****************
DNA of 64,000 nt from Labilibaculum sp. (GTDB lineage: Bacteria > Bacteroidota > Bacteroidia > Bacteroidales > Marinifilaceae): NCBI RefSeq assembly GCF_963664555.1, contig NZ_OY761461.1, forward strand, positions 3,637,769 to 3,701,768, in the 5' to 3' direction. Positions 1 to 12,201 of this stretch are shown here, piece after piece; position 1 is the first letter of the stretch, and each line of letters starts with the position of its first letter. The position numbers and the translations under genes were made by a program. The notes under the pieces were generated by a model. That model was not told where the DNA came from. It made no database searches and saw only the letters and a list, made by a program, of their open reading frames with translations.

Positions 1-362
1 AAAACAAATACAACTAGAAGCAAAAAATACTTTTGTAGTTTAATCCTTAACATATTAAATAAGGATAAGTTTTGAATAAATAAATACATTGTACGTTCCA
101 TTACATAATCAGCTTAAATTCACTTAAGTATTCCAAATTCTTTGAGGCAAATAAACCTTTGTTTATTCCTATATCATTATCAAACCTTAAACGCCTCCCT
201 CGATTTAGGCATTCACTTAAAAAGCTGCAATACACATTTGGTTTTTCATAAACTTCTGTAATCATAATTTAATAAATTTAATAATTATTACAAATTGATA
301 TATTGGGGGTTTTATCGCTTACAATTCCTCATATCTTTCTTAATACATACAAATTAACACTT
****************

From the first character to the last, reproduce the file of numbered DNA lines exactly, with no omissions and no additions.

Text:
DNA of 64,000 nt from Labilibaculum sp. (GTDB lineage: Bacteria > Bacteroidota > Bacteroidia > Bacteroidales > Marinifilaceae): NCBI RefSeq assembly GCF_963664555.1, contig NZ_OY761461.1, forward strand, positions 3,637,769 to 3,701,768, in the 5' to 3' direction. Positions 1 to 12,201 of this stretch are shown here, piece after piece; position 1 is the first letter of the stretch, and each line of letters starts with the position of its first letter. The position numbers and the translations under genes were made by a program. The notes under the pieces were generated by a model. That model was not told where the DNA came from. It made no database searches and saw only the letters and a list, made by a program, of their open reading frames with translations.

Positions 1-362
1 AAAACAAATACAACTAGAAGCAAAAAATACTTTTGTAGTTTAATCCTTAACATATTAAATAAGGATAAGTTTTGAATAAATAAATACATTGTACGTTCCA
101 TTACATAATCAGCTTAAATTCACTTAAGTATTCCAAATTCTTTGAGGCAAATAAACCTTTGTTTATTCCTATATCATTATCAAACCTTAAACGCCTCCCT
201 CGATTTAGGCATTCACTTAAAAAGCTGCAATACACATTTGGTTTTTCATAAACTTCTGTAATCATAATTTAATAAATTTAATAATTATTACAAATTGATA
301 TATTGGGGGTTTTATCGCTTACAATTCCTCATATCTTTCTTAATACATACAAATTAACACTT